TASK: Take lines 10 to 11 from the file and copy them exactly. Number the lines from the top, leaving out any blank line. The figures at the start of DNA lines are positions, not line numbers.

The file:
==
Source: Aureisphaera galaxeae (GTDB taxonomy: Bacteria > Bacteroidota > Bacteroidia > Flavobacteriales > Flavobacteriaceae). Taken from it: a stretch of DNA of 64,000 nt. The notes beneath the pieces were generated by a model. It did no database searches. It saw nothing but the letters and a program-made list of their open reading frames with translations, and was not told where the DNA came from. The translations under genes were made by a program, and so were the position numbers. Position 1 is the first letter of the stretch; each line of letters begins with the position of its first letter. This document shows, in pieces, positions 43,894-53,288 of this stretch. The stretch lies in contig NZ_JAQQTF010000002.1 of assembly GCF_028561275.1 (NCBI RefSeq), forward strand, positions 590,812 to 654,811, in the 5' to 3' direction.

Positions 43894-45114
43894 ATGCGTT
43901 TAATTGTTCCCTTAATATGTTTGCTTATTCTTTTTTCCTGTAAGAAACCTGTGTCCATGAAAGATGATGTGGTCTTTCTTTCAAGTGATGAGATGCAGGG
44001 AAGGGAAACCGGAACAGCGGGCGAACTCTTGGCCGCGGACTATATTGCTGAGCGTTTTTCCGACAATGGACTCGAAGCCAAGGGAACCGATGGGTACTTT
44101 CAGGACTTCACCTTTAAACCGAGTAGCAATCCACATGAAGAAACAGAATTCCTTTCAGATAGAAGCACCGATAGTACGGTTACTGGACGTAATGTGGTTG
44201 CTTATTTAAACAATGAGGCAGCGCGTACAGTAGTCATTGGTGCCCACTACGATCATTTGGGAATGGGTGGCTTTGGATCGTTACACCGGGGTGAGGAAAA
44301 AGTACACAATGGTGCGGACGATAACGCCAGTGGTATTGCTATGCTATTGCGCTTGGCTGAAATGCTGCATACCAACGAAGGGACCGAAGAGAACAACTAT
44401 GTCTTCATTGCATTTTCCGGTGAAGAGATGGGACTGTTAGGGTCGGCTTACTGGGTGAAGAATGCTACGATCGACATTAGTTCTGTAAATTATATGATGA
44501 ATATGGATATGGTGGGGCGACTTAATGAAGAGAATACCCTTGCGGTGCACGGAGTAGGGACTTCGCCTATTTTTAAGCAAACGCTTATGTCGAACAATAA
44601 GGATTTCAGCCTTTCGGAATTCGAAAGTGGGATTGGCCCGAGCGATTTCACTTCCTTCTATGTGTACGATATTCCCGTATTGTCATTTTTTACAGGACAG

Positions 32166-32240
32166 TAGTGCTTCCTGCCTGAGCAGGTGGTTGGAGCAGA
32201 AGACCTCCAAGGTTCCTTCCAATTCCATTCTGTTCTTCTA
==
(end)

44501 ATATGGATATGGTGGGGCGACTTAATGAAGAGAATACCCTTGCGGTGCACGGAGTAGGGACTTCGCCTATTTTTAAGCAAACGCTTATGTCGAACAATAA
44601 GGATTTCAGCCTTTCGGAATTCGAAAGTGGGATTGGCCCGAGCGATTTCACTTCCTTCTATGTGTACGATATTCCCGTATTGTCATTTTTTACAGGACAG